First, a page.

“Let us be in harmony in our intention, in harmony in our hearts in harmony in our minds that we may live in concord.”
Rig Veda X
“Let us establish ourselves in the divine milieu. There we shall find ourselves where the soul is most deep and where matter is most dense. There we shall discover, where all its beauties flow together, the ultra-vital, the ultra-sensitive, the ultra-active point of the universe. And, at the same time, we shall feel the plentitude of our powers of action and adoration effortlessly ordered within our deepest selves.”
Pierre Teilhard de Chardin, The Divine Milieu
he arc of our discussion will follow the way of creation…we will begin at the beginning, which is to say with the beginningless…the original idea of Man, the Purusha, the archetype of the monk. We then follow its distillation through the course of time, weaving its way into our contemporary milieu, transmuting itself into ever new forms, yet always in fidelity to the primordial impulse. We heighten our awareness as it seeps into the practical grist of our modern lives…and open our hearts as it disappears once again beyond the horizon of time. We allow that bright burning sun to stream down its warmth, love, and wisdom; on us, within us, and among us, as we give birth to the varied beauty of new monasticism… For this we pray and in this we delight.
The Beginningless: The Archetype of the Monk
“I speak of an aspiration and an urge. It is not because one wills it that one becomes a monk. The monk is compelled, as it were, by an experience that can only articulate itself in the praxis of one’s life. It is an experience of the presence of the goal of life, on the one hand, and of its absence (of not having reached it) on the other.”
Ramon Panikkar, Blessed Simplicity
an there be a prelude to the beginningless? Nevertheless, here ourselves we find. We begin our discussion with what makes a monk a monk, looking through the window of traditional forms into the interior dimension within the human being that gives birth to the monk. We then turn to the evolution of these traditional forms into what we call new monasticism. By evolution “we imply both change and continuity; something which is not just an unfolding of the past, but which also makes use of an underlying identity.”1 Throughout our discussion, and particularly in its early stages, we will make generous use of Ramon Panikkar’s Blessed Simplicity: The Monk as Universal Archetype. Ramon Panikkar was a man of remarkable cross cultural understanding, which makes him particularly pertinent for our discussion here. He was a Catholic priest, who also became a Hindu and a Buddhist, and once famously remarked, “I ‘left’ as a Christian, ‘found’ myself a Hindu and ‘return’ a Buddhist, without having ceased to be a Christian.”2 In addition to his cross religious exploration, Panikkar held doctorates in philosophy, chemistry, and theology, spoke eleven languages, and wrote in six of them. It is hard to find another person who was able to immerse himself so completely in such diverse cultural milieus.
1 2 Panikkar, Ramon, Blessed Simplicity: The Monk as Universal Archetype, Seabury Press, 1982, p. 92 Panikkar, Ramon, The Cosmotheandric Experience, Orbis Books, New York, 1993, Intro., p. v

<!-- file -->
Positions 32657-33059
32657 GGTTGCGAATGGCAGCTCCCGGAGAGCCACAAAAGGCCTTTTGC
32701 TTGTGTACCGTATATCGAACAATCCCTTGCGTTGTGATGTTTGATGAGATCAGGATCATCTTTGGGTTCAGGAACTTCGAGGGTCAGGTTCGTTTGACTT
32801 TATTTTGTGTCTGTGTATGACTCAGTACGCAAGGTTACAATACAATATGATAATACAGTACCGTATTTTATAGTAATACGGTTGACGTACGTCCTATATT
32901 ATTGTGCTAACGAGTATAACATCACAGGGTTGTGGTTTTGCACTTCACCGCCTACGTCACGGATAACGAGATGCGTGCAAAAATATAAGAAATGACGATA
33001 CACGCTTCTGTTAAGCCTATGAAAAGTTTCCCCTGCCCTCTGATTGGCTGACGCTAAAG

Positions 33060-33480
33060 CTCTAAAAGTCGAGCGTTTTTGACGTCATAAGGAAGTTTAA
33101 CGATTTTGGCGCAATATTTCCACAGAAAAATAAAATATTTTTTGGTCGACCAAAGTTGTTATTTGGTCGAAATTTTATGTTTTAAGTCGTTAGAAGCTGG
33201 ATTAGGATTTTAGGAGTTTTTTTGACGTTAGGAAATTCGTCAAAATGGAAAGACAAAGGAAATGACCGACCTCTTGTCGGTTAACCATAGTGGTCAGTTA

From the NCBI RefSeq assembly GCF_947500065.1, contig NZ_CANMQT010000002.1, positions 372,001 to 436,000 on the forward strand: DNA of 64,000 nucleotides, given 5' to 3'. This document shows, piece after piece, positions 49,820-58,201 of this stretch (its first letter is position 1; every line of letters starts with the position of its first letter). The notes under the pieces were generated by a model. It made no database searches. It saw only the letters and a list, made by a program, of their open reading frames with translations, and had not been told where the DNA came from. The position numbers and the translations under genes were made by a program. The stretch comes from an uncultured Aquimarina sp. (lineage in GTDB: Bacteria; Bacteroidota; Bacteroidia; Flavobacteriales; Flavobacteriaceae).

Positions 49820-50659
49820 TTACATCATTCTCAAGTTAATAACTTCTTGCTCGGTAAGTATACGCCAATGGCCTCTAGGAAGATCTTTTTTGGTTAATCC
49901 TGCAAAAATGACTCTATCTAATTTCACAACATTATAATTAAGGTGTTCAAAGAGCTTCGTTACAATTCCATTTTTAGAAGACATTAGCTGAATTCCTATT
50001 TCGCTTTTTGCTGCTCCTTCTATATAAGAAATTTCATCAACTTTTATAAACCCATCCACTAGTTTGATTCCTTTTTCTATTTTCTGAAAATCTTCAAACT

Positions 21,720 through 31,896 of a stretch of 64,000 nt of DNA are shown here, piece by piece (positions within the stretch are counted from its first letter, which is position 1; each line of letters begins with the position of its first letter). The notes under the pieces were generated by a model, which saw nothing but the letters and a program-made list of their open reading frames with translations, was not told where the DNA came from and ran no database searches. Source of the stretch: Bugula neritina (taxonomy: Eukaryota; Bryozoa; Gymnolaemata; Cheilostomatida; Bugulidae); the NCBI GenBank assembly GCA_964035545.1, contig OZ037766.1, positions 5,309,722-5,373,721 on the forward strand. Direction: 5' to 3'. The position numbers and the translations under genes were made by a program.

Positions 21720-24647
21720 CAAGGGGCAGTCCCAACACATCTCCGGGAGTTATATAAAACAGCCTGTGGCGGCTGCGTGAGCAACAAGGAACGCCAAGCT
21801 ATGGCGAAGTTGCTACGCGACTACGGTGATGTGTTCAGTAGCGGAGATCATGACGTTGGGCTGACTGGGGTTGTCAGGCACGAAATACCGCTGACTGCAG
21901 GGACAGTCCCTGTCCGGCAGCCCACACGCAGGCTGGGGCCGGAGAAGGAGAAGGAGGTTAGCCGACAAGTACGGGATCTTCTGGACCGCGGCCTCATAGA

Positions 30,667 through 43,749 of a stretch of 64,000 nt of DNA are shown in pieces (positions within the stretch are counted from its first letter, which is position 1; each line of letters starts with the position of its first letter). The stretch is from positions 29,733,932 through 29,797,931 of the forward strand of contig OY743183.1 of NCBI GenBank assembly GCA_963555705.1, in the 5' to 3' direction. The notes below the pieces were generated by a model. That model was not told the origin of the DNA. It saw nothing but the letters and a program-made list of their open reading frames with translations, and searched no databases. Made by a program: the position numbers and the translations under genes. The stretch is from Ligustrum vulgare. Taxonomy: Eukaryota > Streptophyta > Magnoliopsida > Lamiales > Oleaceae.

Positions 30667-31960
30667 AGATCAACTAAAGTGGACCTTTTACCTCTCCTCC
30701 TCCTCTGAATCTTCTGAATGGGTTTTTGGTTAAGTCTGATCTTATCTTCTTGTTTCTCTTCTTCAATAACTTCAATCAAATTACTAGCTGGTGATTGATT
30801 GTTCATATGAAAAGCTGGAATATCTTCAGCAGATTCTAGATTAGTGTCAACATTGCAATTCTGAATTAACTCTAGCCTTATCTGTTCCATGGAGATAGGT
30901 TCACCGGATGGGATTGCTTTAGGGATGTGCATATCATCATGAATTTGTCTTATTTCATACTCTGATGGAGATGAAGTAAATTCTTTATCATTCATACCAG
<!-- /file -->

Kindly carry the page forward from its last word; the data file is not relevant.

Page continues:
Blessed Simplicity, the outgrowth of a symposium between monastics from both eastern and western traditions and non-monastic contemplatives, is a seminal work on the emergence of new monasticism from traditional forms. It reads like a symphony from the depths, and as one yearns to share rather than improve upon Mozart, we will quote from it extensively. Panikkar’s book puts forward the thesis that the monk represents a constitutive dimension of the human being, which he dubs the archetype of the monk. “…an archetype [is] a product of human life itself [and is therefore] mutable and dynamic…To speak of the archetype of the monk…assumes that there is a human archetype which the monk works out with greater or lesser success. Traditional monks may have reenacted in their own way ‘something’ that we too may be called upon to realize, but in a different manner.”3 So what is this constitutive dimension of the human being? This archetype of the monk? “We may have no other entrance into the archetype than to study or come to know the monk as archetype.”4 It is the monk who has most often represented this ideal among the human family. When we look at the monk and peer deeply into “those aspects of the human being that are most rooted in his nature… [we find that] the monk ultimately becomes a monk as the result of an urge, the fruit of an experience that eventually leads him to change and, in the final analysis, break something in his life for the sake of that ‘thing’ which encompasses or transcends everything.”5 “By monk,” Panikkar writes, “monachos, I understand the person who aspires to reach the ultimate goal of life with all his being by renouncing all that is not necessary to it, i.e., by concentrating on this one single and unique goal. Precisely this single-mindedness, or rather exclusivity of the goal that shuns all subordinate though legitimate goals, distinguishes the monastic way from other spiritual endeavors toward perfection or salvation…”6 Yet the monk is also a personal affair, “An indefinite number of people can realize, each uniquely, their own perfection. Humanity is manifold. In this sense the perfect human nature does not exist...” 7 The transition occurs when we see the traditional monk as “only one way of realizing [this] universal archetype...If the monastic dimension exists at least potentially in everybody, the institution of monasticism should be equally open to everybody…The monastery, then, would not be the “establishment” of the monks, but the sch4 Domini, the school where that huola man dimension is cultivated and transmitted…Here appears the consequence of our distinc3 4 5 6 7 Panikkar, Ramon, Blessed Simplicity, p. 7 Ibid., p. 8 Ibid. pp. 8-11 Ibid. Ibid. p. 13